The human mitochondrial genome (MG) is prone to genetic alterations, which lead to somatic mutations, changes in mitochondrial DNA (mtDNA) copy number and altered expression of respiratory chain subunits. This is in part due to the fact that mtDNA has a limited ability to repair itself when it is damaged. Although a buildup of somatic mutations in mtDNA has been associated with increased cancer risk, the role of mtDNA alterations in malignant transformation of lung adenocarcinoma (LA) has not been addressed. Therefore, a clear understanding of changes in mtDNA along the pathway of lung tumorigenesis is critical for identifying molecular biomarkers related to carcinogenesis and tumor progression. Like all solid tumors, LA is thought to be initiated and to progress through a series of genetic alterations, including changes in mtDNA. Lungs resected for primary adenocarcinomas often harbor minute discrete foci of cytologically atypical pneumocyte proliferations designated as atypical adenomatous hyperplasia (AAH). Evidence suggests that AAH represents an initial step in the progression to adenocarcinoma in situ (AIS), minimally invasive adenocarcinoma (MIA) and ultimately fully invasive adenocarcinoma. To delineate mitochondrial clonal heterogeneity as a function of tumor progression we will use novel high- throughput-PCR-based enrichment technology combined with next generation sequencing (NGS) to assess mtDNA alterations in samples isolated from AAH lesions collected from patients diagnosed with primary invasive adenocarcinoma or from different zones of histologic progression within the same AIS and MIA. In this way, we will gain a unique understanding of the mitochondrial heterogeneity of early lesions and the potential role of these clonal events in the progression of early glandular neoplasms. Next, we will sequence LA that were detected through spiral CT screening approach and interval cancers, which likely indicate their rapidly progressing phenotypes. Finally, we will validate mtDNA-derived mutations in paired plasma samples using a sensitive and robust digital PCR approach, which provides a novel opportunity for noninvasive early lung cancer detection. In summary, this proposal will identify mtDNA-derived somatic mutations along the progression of LA and will develop biomarkers that will allow us to better predict the fate of early lesions non-invasively.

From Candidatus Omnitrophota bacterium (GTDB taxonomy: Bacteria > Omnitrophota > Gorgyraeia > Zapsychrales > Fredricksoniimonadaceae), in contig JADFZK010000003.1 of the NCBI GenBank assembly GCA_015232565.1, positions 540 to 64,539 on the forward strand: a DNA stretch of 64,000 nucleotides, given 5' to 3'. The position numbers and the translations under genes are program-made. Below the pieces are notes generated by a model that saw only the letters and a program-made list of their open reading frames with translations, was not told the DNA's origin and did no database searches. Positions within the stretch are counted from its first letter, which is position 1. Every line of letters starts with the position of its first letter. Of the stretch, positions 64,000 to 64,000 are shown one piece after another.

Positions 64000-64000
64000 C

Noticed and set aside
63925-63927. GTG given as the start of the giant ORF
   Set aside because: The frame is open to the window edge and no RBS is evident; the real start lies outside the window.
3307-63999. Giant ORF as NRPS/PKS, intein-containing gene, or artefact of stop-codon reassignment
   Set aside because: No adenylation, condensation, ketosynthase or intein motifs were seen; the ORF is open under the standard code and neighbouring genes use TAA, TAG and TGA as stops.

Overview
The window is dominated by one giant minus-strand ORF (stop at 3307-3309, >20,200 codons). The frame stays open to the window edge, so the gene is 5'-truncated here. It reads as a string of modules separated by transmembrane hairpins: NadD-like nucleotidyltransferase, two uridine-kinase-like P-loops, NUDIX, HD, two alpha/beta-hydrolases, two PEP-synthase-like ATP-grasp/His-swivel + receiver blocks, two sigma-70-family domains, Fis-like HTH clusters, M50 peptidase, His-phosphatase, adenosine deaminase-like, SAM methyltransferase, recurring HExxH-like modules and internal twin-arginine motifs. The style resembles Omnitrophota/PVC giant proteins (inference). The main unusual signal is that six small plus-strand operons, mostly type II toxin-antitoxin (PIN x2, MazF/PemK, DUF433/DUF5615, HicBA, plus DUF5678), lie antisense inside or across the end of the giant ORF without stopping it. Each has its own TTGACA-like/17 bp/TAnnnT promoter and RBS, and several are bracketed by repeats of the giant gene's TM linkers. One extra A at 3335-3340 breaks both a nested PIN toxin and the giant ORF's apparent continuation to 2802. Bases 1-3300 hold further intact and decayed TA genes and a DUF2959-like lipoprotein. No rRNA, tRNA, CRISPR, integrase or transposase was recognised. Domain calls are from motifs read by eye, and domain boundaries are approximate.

The objective of this study is to obtain a clear understanding of changes in mtDNA along the pathway of lung adenocarcinoma pathogenesis. Results from this proposal will provide new insight in the mechanisms of genesis of pre-neoplastic lesions and its progression.
|Nam, Hae-Seong; Izumchenko, Evgeny; Dasgupta, Santanu et al. (2017) Mitochondria in chronic obstructive pulmonary disease and lung cancer: where are we now? Biomark Med 11:475-489|